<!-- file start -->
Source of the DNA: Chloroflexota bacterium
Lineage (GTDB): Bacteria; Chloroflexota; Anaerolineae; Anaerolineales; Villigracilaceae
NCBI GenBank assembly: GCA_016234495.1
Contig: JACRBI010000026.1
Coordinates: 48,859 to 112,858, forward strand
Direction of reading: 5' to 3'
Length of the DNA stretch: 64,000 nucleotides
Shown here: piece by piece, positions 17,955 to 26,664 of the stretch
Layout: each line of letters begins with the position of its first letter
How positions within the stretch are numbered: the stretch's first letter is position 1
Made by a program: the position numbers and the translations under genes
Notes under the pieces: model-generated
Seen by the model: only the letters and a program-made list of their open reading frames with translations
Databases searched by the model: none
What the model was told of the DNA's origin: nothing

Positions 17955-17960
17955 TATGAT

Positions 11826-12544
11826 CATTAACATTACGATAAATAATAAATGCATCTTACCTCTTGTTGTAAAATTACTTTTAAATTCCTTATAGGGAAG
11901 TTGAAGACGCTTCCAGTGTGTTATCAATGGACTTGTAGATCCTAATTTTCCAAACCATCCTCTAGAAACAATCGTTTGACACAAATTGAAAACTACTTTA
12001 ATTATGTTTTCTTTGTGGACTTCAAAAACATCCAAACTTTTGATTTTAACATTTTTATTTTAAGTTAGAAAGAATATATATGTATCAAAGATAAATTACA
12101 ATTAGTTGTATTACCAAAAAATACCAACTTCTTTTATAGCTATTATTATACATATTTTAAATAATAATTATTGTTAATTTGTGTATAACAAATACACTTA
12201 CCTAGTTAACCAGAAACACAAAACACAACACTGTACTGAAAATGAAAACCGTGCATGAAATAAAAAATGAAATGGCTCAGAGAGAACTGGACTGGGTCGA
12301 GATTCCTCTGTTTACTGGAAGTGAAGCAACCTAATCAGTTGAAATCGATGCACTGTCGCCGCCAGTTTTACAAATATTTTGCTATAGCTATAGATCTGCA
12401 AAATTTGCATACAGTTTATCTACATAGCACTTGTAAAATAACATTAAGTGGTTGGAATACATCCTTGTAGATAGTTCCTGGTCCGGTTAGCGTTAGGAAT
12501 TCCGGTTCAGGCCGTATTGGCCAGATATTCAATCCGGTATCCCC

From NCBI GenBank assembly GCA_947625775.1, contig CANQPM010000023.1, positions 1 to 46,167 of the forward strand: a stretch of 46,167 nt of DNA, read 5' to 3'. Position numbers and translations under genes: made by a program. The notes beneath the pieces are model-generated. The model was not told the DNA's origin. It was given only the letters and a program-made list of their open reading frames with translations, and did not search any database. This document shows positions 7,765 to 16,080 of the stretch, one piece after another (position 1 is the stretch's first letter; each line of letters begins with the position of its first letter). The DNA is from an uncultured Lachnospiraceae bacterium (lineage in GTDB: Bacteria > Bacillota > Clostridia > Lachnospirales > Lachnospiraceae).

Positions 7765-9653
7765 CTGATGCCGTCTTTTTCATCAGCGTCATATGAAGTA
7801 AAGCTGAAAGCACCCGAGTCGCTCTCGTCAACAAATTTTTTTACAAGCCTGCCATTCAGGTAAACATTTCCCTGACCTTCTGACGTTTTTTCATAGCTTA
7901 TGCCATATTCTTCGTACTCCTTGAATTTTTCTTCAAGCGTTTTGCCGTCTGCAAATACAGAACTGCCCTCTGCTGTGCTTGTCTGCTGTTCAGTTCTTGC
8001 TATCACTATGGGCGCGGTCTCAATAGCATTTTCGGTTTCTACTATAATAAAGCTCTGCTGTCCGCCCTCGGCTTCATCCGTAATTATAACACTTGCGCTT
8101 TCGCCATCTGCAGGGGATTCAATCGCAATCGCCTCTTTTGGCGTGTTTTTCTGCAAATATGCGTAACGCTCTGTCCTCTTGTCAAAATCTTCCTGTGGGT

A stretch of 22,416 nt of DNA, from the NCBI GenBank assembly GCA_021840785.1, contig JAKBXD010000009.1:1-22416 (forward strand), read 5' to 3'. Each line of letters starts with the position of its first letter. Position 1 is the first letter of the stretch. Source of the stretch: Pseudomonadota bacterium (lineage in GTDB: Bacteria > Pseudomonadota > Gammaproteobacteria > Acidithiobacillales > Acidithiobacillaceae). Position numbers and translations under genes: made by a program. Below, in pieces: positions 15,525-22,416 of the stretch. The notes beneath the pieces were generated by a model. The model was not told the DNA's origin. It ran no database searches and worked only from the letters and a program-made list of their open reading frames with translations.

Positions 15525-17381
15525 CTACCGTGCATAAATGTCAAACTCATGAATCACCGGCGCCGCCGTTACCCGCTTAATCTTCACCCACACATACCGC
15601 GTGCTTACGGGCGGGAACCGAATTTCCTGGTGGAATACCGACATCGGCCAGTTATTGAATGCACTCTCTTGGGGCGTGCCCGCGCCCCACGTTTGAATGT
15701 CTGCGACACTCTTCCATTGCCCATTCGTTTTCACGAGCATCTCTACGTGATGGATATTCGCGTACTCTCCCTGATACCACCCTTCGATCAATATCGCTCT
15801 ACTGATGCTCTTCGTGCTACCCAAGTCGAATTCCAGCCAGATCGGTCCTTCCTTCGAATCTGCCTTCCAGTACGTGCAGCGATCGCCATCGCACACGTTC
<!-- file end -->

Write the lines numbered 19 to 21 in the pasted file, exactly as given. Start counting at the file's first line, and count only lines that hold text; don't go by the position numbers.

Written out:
11826 CATTAACATTACGATAAATAATAAATGCATCTTACCTCTTGTTGTAAAATTACTTTTAAATTCCTTATAGGGAAG
11901 TTGAAGACGCTTCCAGTGTGTTATCAATGGACTTGTAGATCCTAATTTTCCAAACCATCCTCTAGAAACAATCGTTTGACACAAATTGAAAACTACTTTA
12001 ATTATGTTTTCTTTGTGGACTTCAAAAACATCCAAACTTTTGATTTTAACATTTTTATTTTAAGTTAGAAAGAATATATATGTATCAAAGATAAATTACA